Fun and Games as Japanese football stars Hide Nakata and Tsuyoshi Kitazawa play and hand out sports equipment to children at Johannesburg School
Johannesburg, 27 June, 2009… It was the day after exams ended and schools closed for the winter holidays, but children at the East Observatory Primary School, joined by children from the Johannesburg Japanese School happily returned to school for a fun morning of football with renowned Japanese football star Hidetoshi Nakata, head of the Take Action Foundation and former Japanese national football player Tsuyoshi Kitazawa, last Saturday.
The visit was organised by UNICEF and its key sport for development partner, Let’s Play, to expose Mr. Nakata to the work being done to improve the lives of children through sport with schools in South Africa.
Through the generous donation of the Take Action Foundation, Hide Nakata and children from the Johannesburg Japanese School handed over 240 footballs as South African children, played, practised and showed off their fancy moves. Mr. Nakata, who posed for photos with the excited children and faculty, has committed to providing funds to procure 20, 000 more footballs for South African children.
“Our children were very happy to come out for a day like this,” said Mrs. C. DeMatos, principal of the school. “Despite their desperately poor circumstances, they love to come to school and excel in most sports such as athletics and netball. The girls open team were gold medal champions last year and the boys are passionate about soccer.”
Addressing children’s right to play
In partnership with Let’s Play, the development arm of the African sports broadcaster, SuperSport, UNICEF helps provide opportunities for play as part of its child friendly schools initiative in 585 under-resourced schools in the country identified by the Department of Education.
The programme aims to improve both social and learning conditions of children through six key components: respect for children’s rights, safety, strong relations with the surrounding communities, gender sensitivity, health promotion and quality education.
“UNICEF sees sport for development as a key vehicle for supporting adolescent development in a targeted and holistic manner through participatory interventions aimed at curbing the spread of HIV among young people, whilst promoting the acquisition of sustainable life skills”, said Yvonne Duncan, Chief of External Relations and Strategic partnerships for UNICEF South Africa.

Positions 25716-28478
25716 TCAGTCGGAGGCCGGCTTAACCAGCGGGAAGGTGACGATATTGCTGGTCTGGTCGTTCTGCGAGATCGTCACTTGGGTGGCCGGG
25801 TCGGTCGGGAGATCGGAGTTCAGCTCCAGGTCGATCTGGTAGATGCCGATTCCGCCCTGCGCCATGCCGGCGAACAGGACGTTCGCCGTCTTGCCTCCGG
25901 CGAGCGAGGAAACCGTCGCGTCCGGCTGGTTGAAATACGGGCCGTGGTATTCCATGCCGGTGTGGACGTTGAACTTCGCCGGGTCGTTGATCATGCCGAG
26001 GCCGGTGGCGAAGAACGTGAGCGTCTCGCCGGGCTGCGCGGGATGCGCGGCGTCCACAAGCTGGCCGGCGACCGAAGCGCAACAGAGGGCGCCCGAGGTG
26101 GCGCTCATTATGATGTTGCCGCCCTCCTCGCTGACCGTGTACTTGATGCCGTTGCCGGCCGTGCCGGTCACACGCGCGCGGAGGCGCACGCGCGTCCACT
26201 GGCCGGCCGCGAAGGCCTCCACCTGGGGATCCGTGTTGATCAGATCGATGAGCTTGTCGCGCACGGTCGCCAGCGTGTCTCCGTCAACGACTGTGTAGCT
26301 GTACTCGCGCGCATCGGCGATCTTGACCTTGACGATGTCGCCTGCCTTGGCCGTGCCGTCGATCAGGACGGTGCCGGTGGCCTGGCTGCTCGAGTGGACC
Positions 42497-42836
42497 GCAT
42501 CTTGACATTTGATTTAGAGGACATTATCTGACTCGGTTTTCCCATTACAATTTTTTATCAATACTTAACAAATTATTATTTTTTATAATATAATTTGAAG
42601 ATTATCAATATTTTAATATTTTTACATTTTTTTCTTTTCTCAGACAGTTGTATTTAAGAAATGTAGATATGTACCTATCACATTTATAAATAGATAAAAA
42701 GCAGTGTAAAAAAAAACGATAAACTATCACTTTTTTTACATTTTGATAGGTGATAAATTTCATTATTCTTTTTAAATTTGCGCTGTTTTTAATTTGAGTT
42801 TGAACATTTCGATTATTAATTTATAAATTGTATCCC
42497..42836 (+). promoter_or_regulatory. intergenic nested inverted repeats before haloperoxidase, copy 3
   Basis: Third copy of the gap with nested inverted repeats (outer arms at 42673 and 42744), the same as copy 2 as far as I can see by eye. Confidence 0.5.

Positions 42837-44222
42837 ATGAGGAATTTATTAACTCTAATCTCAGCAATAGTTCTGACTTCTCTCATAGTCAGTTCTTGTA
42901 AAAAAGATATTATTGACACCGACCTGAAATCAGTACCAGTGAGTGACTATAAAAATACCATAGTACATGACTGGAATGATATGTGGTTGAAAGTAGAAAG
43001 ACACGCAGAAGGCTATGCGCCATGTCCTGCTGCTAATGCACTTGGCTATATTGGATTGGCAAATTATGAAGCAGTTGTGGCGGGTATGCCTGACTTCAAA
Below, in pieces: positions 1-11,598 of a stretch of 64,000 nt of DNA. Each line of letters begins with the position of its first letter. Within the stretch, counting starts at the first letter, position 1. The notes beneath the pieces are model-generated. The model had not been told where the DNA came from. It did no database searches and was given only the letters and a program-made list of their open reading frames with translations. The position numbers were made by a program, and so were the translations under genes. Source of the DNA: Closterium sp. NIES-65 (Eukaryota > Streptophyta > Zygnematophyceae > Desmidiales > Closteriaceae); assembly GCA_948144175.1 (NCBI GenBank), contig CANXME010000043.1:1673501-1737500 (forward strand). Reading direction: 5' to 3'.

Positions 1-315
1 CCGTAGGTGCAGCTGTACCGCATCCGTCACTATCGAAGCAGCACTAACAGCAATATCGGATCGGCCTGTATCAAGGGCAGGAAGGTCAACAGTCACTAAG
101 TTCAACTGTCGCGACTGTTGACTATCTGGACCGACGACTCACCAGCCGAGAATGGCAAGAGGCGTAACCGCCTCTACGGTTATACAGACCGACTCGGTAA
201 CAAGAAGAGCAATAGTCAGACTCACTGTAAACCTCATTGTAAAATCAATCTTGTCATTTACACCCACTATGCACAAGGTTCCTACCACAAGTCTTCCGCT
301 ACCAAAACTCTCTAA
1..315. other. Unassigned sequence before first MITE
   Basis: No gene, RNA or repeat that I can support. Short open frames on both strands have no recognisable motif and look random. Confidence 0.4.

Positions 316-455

According to school reports, up to 20% of the children have lost either one or both of their parents due to HIV and AIDS. For them, the morning spent with a global football star and his entourage represented a grand opportunity for fun and recreation, which is key to children’s development.
Providing Adequate Facilities and Equipment
Of course, adequate facilities and equipment are needed to encourage play, one of the rights enshrined in the Convention on the Rights of the Child, which celebrates its twentieth anniversary this year. “Give a child a football and watch him or her change instantly right before your eyes. That’s the power of play,” said Vaughn Bishop Corporate Social Responsibility (CSR) Manager at SuperSport. “When learning is built into that, as comes naturally with sports engagement, the benefits are even more profound.”
Under the umbrella of the Let’s Play a Million campaign, launched two years ago, Let’s Play and UNICEF plan to distribute 1 million soccer balls to under-resourced schools by 2010. Mr. Nakata’s Take Action Foundation is now an official partner in this campaign.
Meeting with Mr. Pitso Mosimane
Underscoring his commitment to Sports for Development, Mr. Nakata met briefly with Bafana Bafana Assistant Coach and UNICEF Celebrity Advocate, Pitso Mosimane to talk about the Confederations Cup, their shared support for UNICEF and passion for football. The meeting also provided an opportunity for the two stars to discuss the UNICEF programmes with which they have been involved, and their personal reasons for supporting the children's organization.